Property Crime Report

Overview: This paper presents statistics on major factors that affects the property crime rates in the U. S. Abstract: The property crime rates of 45. 7% occurs more in urban areas. About 16. 8% of the crimes were committed by high school dropouts and only 0. 4% of the crimes that occurs were related to the population density. The type of property crimes that happens includes larceny-theft, home burglary, home invasion, grand theft auto, forgery, and arson. These types of crimes may be caused by factors such as high school dropouts, the population density per square mile, and people living in urban areas.

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The paper will focus on the crimes against properties such as larceny-theft, home burglary, and grand theft auto, not a person. Crimes of property happen more often than other crimes. Larceny is a type of theft when someone takes something that does not belong to them. Home burglary is breaking into a private resident with the intent of stealing something. Grand theft auto is an act of stealing a motor vehicle. Are the property crime rates higher in urban areas? Does the level of education have any effect on the percentage of crimes that are happening?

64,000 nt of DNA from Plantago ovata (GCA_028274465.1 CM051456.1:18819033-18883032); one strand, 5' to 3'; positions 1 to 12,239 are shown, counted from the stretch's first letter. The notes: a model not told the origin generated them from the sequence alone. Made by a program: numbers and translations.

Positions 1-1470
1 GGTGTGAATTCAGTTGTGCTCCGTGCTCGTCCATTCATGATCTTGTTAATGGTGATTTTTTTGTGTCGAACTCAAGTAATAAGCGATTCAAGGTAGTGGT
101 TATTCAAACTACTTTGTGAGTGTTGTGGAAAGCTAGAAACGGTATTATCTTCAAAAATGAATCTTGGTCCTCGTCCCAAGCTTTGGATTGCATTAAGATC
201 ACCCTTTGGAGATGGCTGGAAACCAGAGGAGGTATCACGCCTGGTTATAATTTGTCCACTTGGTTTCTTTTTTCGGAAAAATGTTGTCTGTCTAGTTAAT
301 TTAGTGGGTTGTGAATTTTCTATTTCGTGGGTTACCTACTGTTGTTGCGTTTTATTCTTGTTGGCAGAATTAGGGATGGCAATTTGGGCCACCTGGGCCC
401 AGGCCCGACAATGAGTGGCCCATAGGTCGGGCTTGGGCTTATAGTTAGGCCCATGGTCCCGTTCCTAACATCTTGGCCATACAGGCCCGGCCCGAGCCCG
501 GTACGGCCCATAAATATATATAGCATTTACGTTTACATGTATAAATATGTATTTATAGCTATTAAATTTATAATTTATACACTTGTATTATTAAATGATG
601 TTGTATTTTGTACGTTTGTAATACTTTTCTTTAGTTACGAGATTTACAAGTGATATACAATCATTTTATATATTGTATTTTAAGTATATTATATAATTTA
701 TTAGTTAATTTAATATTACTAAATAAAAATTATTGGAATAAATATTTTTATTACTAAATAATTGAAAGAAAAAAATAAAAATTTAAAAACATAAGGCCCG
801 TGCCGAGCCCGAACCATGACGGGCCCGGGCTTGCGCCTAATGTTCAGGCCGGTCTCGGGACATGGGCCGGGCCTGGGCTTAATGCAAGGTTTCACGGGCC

How about the percentage of people living in a population per square mile? All of these factors may play an important role with the number of crimes that are happening today. Method: Louis J. Moritz, an Operations Manager, collected data from a variety of U. S. government sources. He provided a sample data set of 8 randomly selected factors from 50 states. From those random samples, I used the percentage of dropouts, the size of the population density, and the percentage of residents living in urban areas per state to compare to the percentage of property crimes being committed in the U. S.

Multiple Regression Output: •I identified the individual p-value to test the significance of each of the proposed independent variables •I used the multiple regression equation of the least squares point estimates of y? = b? + b? x? + b? x? + b? x? to study more than one independent variables. The intercept of the slope of the line is b?. oDependent variable: ?Y = the percentage of property crimes that occur in the U. S. oIndependent variables: It summarizes the central tendency of the data provided. ? x? = the percentage of Dropouts in the U. S. ? x? = the percentage of the population Density in the U.

S. ? x? = the percentage of residents living in an Urban area in the U. S. •The standard error, also referred to as s, is the idea of the scattered of the actual points around the regression line. •The adjusted multiple coefficient of determination, also referred to as Adjusted R?. •Inferences to test the hypothesis and confidence intervals, the overall F-test, and the prediction of the dependent variable •Investigate the multicollinearity by examining if there are correlations among the independent variables that are so high that they may be used as a separate independent variable. Results: